Buffy grimaces comically and then crosses the room to the table and sits down with her breakfast. It smells delicious. She can’t eat a bite.

“Spike,” she says.

He joins her at the table.

“What if he’s in some horrible hell dimension?”

“He’s not,” Spike says authoritatively.

“How can you be so sure?”

Spike shrugs. “He may never have gotten his Shanshu, Buffy, but he was human in every way that counts.”

“That actually doesn’t make me feel any better.”

Spike reaches out and pushes her plate a little closer. “You should eat.”

Angel had shown up in Rome almost three months after the battle with the Black Thorn. He was waiting for Buffy as she left the café where she’d been working for a little walking around money. The Council paid her a stipend for her years of service, but Buffy just wanted to earn money the old-fashioned way: serving cups of cappuccino and carafes of wine to tourists and the regular clientele who frequented the trendy spot on Via Del Porto.

That night, she’d dropped the last of the empty wine glasses on the counter, pulled off her apron and waved goodbye to Tristan, the British guy who worked the bar. She stepped outside onto the quiet street and, taking a lungful of humid air, decided to walk back home along the Tevere. She hadn’t taken two steps when she stopped, the hairs on her arms and neck prickling.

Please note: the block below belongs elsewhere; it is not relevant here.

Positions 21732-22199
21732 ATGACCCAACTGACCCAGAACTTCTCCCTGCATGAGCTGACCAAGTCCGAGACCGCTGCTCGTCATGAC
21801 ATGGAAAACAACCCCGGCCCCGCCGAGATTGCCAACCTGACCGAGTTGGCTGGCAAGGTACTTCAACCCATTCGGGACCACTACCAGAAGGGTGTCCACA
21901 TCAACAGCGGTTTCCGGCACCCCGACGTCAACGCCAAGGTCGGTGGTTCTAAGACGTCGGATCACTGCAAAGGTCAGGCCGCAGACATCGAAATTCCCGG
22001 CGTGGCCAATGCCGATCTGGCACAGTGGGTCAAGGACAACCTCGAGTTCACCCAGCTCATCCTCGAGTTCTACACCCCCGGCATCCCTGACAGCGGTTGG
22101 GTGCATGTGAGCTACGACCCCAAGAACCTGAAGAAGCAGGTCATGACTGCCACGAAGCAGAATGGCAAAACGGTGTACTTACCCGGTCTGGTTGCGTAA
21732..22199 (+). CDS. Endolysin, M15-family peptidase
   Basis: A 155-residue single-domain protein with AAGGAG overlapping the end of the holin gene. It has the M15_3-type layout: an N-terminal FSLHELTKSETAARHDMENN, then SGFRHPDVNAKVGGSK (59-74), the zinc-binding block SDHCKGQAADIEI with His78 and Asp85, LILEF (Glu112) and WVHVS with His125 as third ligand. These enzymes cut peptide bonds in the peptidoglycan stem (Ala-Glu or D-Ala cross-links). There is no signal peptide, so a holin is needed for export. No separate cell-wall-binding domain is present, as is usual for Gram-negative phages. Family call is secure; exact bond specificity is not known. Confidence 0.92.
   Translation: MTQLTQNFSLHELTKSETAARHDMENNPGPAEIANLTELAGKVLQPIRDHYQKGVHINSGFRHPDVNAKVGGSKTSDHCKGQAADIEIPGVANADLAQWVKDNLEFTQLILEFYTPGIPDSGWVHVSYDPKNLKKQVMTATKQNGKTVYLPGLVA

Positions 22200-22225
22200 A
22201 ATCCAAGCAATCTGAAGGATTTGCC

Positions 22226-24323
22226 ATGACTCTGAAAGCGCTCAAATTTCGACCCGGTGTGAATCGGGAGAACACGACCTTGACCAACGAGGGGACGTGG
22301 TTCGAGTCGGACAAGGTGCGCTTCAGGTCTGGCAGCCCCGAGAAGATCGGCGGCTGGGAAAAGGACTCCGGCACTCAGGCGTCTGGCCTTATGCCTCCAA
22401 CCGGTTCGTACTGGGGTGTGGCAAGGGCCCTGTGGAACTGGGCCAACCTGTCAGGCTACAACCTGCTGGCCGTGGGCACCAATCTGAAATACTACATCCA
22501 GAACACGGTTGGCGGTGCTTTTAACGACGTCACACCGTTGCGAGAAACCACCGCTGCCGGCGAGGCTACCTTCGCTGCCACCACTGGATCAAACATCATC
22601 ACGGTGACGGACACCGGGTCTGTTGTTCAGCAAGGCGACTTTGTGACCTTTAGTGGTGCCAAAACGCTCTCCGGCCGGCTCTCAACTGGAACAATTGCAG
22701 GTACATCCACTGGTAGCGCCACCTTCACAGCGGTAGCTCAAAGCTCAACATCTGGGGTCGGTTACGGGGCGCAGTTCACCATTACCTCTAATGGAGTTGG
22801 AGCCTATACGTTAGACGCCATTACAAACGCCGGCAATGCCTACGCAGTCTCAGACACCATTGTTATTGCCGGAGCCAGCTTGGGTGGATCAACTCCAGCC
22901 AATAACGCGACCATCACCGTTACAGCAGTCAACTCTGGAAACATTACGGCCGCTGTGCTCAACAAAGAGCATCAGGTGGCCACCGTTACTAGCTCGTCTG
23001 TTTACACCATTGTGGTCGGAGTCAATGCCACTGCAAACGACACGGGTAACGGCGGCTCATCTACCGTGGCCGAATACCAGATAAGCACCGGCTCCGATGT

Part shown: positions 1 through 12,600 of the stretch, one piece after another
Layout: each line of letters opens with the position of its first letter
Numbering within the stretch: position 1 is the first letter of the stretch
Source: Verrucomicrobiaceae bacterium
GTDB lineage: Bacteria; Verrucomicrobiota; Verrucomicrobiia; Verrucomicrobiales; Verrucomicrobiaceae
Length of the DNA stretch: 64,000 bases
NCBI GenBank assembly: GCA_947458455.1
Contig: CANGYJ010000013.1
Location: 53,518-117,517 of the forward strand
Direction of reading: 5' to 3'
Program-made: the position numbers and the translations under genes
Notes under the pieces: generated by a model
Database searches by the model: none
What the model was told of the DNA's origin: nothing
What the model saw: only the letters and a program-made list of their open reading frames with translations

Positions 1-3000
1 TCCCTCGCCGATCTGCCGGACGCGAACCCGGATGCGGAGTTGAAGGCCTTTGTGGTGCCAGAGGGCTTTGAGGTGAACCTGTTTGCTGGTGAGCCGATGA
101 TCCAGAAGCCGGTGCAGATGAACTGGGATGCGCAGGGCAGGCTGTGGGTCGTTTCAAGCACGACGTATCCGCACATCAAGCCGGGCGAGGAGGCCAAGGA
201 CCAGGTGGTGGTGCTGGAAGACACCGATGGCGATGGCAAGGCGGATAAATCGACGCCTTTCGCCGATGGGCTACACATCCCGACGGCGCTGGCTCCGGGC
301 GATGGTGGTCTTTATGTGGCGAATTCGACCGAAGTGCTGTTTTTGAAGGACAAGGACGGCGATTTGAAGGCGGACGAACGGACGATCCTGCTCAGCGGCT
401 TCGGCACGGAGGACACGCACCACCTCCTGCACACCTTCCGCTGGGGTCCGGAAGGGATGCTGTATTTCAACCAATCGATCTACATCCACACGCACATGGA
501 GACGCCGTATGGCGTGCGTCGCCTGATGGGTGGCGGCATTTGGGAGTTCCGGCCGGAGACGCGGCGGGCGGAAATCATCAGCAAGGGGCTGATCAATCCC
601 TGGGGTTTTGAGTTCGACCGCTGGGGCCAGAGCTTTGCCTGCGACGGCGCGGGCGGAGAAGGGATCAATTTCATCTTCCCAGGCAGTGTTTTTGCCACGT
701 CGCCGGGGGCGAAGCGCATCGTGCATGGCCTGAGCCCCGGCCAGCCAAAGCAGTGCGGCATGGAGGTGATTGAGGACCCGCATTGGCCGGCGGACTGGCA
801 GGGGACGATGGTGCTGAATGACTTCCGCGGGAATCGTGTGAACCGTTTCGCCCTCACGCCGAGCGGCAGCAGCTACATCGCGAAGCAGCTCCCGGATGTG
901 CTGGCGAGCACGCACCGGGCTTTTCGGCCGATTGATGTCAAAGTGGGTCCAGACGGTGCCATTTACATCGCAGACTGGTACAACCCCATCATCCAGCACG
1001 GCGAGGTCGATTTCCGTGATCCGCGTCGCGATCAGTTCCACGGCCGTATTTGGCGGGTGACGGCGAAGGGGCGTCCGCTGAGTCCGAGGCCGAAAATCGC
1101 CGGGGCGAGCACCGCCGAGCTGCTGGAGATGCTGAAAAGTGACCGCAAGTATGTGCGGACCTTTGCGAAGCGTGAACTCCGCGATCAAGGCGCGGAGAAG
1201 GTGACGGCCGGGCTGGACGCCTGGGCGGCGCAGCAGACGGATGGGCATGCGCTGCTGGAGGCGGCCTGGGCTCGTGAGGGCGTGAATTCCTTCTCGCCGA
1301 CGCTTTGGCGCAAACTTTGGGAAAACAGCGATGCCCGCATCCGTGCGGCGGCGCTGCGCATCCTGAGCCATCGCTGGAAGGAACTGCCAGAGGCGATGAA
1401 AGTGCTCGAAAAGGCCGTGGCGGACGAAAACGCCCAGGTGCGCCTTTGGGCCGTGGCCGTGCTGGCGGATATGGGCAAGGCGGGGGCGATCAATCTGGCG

“Angel?” she said, twisting her head to look over her shoulder.

He materialized from between two buildings.

“Oh my God,” she said, turning all the way around and closing the gap between them in three long strides. “Oh my God!”

“Hello, Buffy,” he said, his mouth curling up.

“What are you doing here? When did you get here? Are you okay?”

Angel laughed. “One question at a time would probably be easier, but for the record: I came to see you; I just got here; I’m fine. Now.”

“Are you real?” she whispered.

He reached out a hand and touched her cheek.

“Oh, boy,” Buffy said.

The adjustment had been blissfully easy and painfully difficult. Buffy had to deal with the fact that Angel was still a vampire; Angel had to deal with that fact, too. He was battle weary, sadder than Buffy had ever seen him. The hope he’d held on to that one day he’d be mortal was gone. He’d signed it away, he told Buffy, as part of his ruse to gain the Black Thorn’s trust.

“You signed it away?”

“In blood,” he told her.

“But why? What about us?”

“I know,” he’d said pulling her close. “I know.”

They fell into a rhythm that was, in its way, a comfort. They patrolled and talked and Buffy cooked food that he only nibbled at. They slept in the same bed, twined around each other like gnarled roots. Sometimes he touched her carefully along the smooth skin beneath her nipple or between her legs until she cried out, fist in mouth.

They didn’t make love.

Buffy said: “You can’t seriously think, knowing all we know, that you’re actually in danger of losing your soul, Angel.”

“That’s not why I won’t make love to you, Buffy.”